Grasshopper

algorithmic modeling for Rhino

# Tube Bending and Stretching in Kangaroo

Hello guys,

Can anyone know how to bend a tube/cylinder on Kangaroo? What I'm trying to do is to bend the tube and at the same time tube can be able to stretch. I have a look in many tutorials and example videos but most of them is how to bend line, curvers etc.

Thanks

George

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### Replies to This Discussion

Hello George,

Can you explain a bit more about what you are trying to do?

Are you trying to simulate some real material?

Hello Daniel,

Thank you for your reply. I'm trying to simulate something like Festo's Bionic Handling Assistant as the image url below:

In my case, I have a cylinder were it bends and lengthens when air flows. I'm trying to do the bending/Stretching part using Kangaroo but I found information only about curve bending etc. Please let me know if there is any source to help me understand how it works.

Thanks

George

Hi George,

It looks like that arm is made up of a series of rigid triangles, joined by many linear actuator elements.

Here is a definition which simulates that, with graph-mappers for controlling the various lengths of the elements along each of the 3 muscle strands.

Coming up with an intelligent way of controlling these actuators is a difficult challenge, as unlike a typical 6-axis industrial robot arm, this is an example of a highly redundant manipulator requiring a completely different approach to the inverse kinematics (for a given target pose, there are infinite kinematic solutions instead of a small finite number).

Attachments:

the learning method is striking

goal babbling

Hi Daniel,

Thank you very much for your help. Apologize for the simple question but I tried to change the triangle shape from top view of your example and just create a rectangle shape from top view. I think I have used the same technique as yours but it doesn't work. I'm missing something and I can't make it work. Could you please advice me how to change it?

Actually I like to use 4 muscle stands instead of 3.

Thanks

George

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Hi Daniel,

I've tried to use something like the arm you send with no luck. In the beginning I was trying to use square and 4 points instead of a triangle but it didn't work and then I try to do yours from the beginning and even that it doesn't work. I've baked all parts and I saw your connections and I tried to do the same. Does it matters in which sequence we implement each part?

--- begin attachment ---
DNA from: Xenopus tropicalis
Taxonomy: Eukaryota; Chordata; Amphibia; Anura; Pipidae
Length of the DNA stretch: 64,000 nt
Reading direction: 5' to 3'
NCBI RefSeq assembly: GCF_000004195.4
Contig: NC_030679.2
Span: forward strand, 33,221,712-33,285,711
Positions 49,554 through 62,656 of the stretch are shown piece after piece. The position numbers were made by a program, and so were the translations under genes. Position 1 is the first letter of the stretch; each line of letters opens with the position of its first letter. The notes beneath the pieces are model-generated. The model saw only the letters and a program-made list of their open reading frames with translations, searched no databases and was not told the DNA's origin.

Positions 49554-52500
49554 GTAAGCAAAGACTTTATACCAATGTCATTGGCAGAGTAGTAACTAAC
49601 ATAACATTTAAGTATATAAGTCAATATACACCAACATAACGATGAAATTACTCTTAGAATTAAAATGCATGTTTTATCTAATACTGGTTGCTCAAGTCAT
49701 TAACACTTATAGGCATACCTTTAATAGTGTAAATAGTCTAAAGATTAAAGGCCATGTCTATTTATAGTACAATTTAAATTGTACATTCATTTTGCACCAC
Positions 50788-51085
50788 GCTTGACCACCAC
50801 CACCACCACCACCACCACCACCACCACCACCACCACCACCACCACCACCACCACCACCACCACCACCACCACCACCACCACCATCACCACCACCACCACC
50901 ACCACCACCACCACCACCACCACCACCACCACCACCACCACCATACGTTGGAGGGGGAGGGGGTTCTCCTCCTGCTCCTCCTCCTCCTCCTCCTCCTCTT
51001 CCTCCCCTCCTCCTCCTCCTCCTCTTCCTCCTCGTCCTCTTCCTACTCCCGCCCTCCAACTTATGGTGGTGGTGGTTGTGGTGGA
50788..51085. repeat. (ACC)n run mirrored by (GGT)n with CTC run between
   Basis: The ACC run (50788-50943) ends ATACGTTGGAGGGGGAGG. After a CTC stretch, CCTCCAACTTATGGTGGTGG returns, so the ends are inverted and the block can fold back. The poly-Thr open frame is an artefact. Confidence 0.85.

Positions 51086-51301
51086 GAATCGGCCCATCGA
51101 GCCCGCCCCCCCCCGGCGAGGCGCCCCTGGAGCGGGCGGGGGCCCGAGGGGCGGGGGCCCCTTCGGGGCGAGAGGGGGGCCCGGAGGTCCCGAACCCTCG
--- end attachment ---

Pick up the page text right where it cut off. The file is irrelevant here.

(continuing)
This is pretty cool!! Is this based on the logic of Daniels code above?

George,

Bending is a difficult discussion topic with Kangaroo. The plugin works best with axial forces. I know some people have been working with bending, though I don't know if it's yet been really well applied to bending forces.

I guess we should ask: the photo you posted, that's not really a tube but a collection of small pieces connected end to end in a spine-like fashion. Is that what you're going for? Lots of smaller pieces connected? Or are you trying to do something more like bending a solid steel pipe?

Hi Michael,

While what you write was indeed true a few years ago, Kangaroo can now simulate bending of rods and shells, through the bend and hinge components. (Some examples here:

http://www.grasshopper3d.com/video/kangaroo-bending-validation

However, I think you are right that in this particular case it maybe makes more sense to treat it as built up of axial elements so there might be no need to use bending forces in this case.

Daniel,

I've seen some of the Vimeo examples and am looking at the feltshell.gh example right now. They look great and clearly visually replicate bending behavior. However the reason I was hesitant to reference these was that I've yet to see any studies of Kangaroo's bending analysis compared to an accepted shell analysis program like SAP, ETABS, or SAFE. Has anyone run this? Visual replication always makes me nervous because stiffness/strength factors can be chosen at random and it still 'looks' correct.

As part of my masters thesis, I verified Kangaroo's ability to act as the primary engine and correctly replicate axial forces and deflections in truss members including p-delta effects. I wasn't able to do the same, however, for bending forces in shells/beams. Has someone else?

As a side note, I was actually even more intrigued by this example (http://vimeo.com/90045868). Can you share the definition? It looks like an attempt at beam behavior? Is that correct?

by June Lee

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